Toshiba TR200 SSD Review (240GB/480GB/960GB)


ATTO Disk Benchmark is perhaps one of the oldest benchmarks going and is definitely the main staple for manufacturer performance specifications. ATTO uses RAW or compressible data and, for our benchmarks, we use a set length of 256mb and test both the read and write performance of various transfer sizes ranging from 0.5 to 8192kb. Manufacturers prefer this method of testing as it deals with raw (compressible) data rather than random (includes incompressible data) which, although more realistic, results in lower performance results.


Toshiba TR200 240GB ATTO

480GBToshiba TR200 480GB ATTO

960GBToshiba TR200 960GB ATTO

Initial results with ATTO show that the TR200 delivers speeds that exceed its rating of 550MB/s read and 525MB/s. This is always a pleasant surprise. Here they all achieved 564MB/s read and 546MB/s write. Furthermore, you can see that even at smaller file sizes the TR200 delivers competitive results that ramp up quickly as the file size increases.


Crystal Disk Benchmark is used to measure read and write performance through sampling of random data which is, for the most part, incompressible. Performance is virtually identical, regardless of data sample so we have included only that using random data samples.


Toshiba TR200 240GB CDM

480GBToshiba TR200 480GB CDM

960GBToshiba TR200 960GB CDM

In Crystal Disk Mark, the TR200 delivers around 560MB/s read and 500-525MB/s write performance. In terms of 4K random, the results are on the low side compared to other SSDs we have seen. 4K QD1 read comes in at about 34MB/s while 4K QD1 write is about 97-100MB/s.


The toughest benchmark available for solid state drives is AS SSD as it relies solely on incompressible data samples when testing performance. For the most part, AS SSD tests can be considered the ‘worst case scenario’ in obtaining data transfer speeds and many enthusiasts like AS SSD for their needs. Transfer speeds are displayed on the left with IOPS results on the right.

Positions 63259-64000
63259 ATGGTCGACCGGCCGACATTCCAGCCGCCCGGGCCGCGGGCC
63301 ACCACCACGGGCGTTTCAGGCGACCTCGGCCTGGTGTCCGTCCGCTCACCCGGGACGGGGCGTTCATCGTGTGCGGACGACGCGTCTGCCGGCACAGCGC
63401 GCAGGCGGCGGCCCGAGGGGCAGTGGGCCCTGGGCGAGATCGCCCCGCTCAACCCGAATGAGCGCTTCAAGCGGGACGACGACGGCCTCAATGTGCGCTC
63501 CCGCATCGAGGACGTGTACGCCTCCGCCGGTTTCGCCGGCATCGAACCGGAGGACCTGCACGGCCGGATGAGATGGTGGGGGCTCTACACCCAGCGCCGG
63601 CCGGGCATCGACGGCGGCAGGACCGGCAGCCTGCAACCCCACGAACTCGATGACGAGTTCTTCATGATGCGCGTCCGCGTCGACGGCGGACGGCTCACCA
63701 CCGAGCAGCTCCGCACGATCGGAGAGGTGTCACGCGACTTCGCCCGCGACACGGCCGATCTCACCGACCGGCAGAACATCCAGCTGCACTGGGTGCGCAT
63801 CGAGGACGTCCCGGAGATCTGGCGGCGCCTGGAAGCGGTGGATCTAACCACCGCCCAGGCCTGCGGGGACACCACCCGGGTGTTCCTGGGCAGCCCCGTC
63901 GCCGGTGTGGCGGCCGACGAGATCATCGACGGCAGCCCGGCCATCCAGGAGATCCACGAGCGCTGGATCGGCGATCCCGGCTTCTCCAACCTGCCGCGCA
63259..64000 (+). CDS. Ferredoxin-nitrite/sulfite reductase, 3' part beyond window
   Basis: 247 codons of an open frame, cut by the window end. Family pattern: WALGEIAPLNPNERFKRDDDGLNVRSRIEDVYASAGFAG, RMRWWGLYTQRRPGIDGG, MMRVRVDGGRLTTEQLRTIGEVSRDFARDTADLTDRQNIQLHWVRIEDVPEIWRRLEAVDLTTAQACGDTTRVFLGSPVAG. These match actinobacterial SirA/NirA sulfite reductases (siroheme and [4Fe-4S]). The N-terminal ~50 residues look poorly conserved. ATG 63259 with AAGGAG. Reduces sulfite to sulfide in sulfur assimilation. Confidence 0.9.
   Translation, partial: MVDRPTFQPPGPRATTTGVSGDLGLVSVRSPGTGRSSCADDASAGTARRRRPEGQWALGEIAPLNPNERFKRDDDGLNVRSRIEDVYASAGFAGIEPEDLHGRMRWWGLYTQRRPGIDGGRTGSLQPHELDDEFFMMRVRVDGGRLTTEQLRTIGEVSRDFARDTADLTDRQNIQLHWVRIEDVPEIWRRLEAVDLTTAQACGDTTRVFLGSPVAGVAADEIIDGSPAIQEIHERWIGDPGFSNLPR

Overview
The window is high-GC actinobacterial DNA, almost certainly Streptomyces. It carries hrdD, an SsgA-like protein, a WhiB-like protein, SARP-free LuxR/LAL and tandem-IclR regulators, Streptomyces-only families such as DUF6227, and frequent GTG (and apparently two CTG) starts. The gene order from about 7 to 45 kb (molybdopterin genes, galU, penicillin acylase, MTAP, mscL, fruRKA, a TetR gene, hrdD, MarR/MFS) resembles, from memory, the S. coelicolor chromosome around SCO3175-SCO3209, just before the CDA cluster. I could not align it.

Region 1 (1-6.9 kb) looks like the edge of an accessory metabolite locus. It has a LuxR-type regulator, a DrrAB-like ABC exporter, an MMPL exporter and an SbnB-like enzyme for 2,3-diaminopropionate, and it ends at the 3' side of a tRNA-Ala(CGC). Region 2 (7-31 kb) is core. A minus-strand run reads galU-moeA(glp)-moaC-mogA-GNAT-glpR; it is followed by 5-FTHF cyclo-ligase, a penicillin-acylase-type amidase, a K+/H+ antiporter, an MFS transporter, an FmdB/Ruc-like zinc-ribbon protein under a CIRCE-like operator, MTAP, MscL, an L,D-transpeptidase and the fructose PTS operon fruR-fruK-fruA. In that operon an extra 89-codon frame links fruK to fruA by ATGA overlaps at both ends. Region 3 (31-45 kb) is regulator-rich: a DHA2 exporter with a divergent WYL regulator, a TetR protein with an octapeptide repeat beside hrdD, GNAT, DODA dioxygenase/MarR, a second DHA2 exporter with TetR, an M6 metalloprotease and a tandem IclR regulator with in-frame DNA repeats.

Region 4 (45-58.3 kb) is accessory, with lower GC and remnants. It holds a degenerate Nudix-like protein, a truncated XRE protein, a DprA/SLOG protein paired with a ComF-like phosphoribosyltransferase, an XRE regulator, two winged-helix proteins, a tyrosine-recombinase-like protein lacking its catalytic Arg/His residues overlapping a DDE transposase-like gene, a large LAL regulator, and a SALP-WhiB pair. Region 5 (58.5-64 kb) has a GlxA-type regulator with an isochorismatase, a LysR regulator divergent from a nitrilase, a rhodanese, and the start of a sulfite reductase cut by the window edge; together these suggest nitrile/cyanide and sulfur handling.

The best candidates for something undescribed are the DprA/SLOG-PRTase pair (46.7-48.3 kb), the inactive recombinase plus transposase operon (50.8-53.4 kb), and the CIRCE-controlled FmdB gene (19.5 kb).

Toshiba TR200 240GB AS SSD Toshiba TR200 240GB AS SSD IOPS Toshiba TR200 240GB AS SSD Copy


Toshiba TR200 480GB AS SSD Toshiba TR200 480GB AS SSD IOPS Toshiba TR200 480GB AS SSD COPY


Toshiba TR200 960GB AS SSD Toshiba TR200 960GB AS SSD IOPS Toshiba TR200 960GB AS SSD COPY

In AS SSD the TR200’s scores are 1123, 1020, 1000 points respectively. We notice that the performance seems to go down slightly even though the capacity goes up. Focusing on the sequential performance we can see that its read results are at around 520MB/s while write ranges from 450 to 480MB/s. 4K QD1 performance is still on the low side for writes, but during reads the TR200 delivers a result of 50MB/s, which is very competitive with that of the Samsung 850 EVO and other high-end mainstream SATA SSDs. The 240GB model here was the closest to the IOPS rating with 4K threaded performance that came in at 81K IOPS for read and 84K IOPS for write. Finally, during the copy test, it delivered decent results ranging from 260MB/s to 420MB/s across capacities.


Anvil’s Storage Utilities (ASU) are the most complete test bed available for the solid state drive today. The benchmark displays test results for, not only throughput but also, IOPS and Disk Access Times. Not only does it have a preset SSD benchmark, but also, it has included such things as endurance testing and threaded I/O read, write and mixed tests, all of which are very simple to understand and use in our benchmark testing.


Toshiba TR200 240GB Anvil


Toshiba TR200 480GB Anvil


Toshiba TR200 960GB ANVIL

In Anvil Storage Utilities, the TR200 delivered below average results. Again, we see that the 240GB model is delivering better performance than its higher capacity brethren, but still only achieved an overall score of 3,800 points. The average sequential performance came in at 490MB/s read and 460MB/s while 4K performance is similar to that of what we have seen with previous tests.

One comment

  1. blank

    I find it a little bit amusing, how small is that flashdrive controller. It is smaller than just the SATA data connector! I know its size is nothing new, and it would not look out-of-place in a mSATA module. But that little controller package, connected to eight memory packages (each three times its size), on that 2.5″-class board, is a funny sight.

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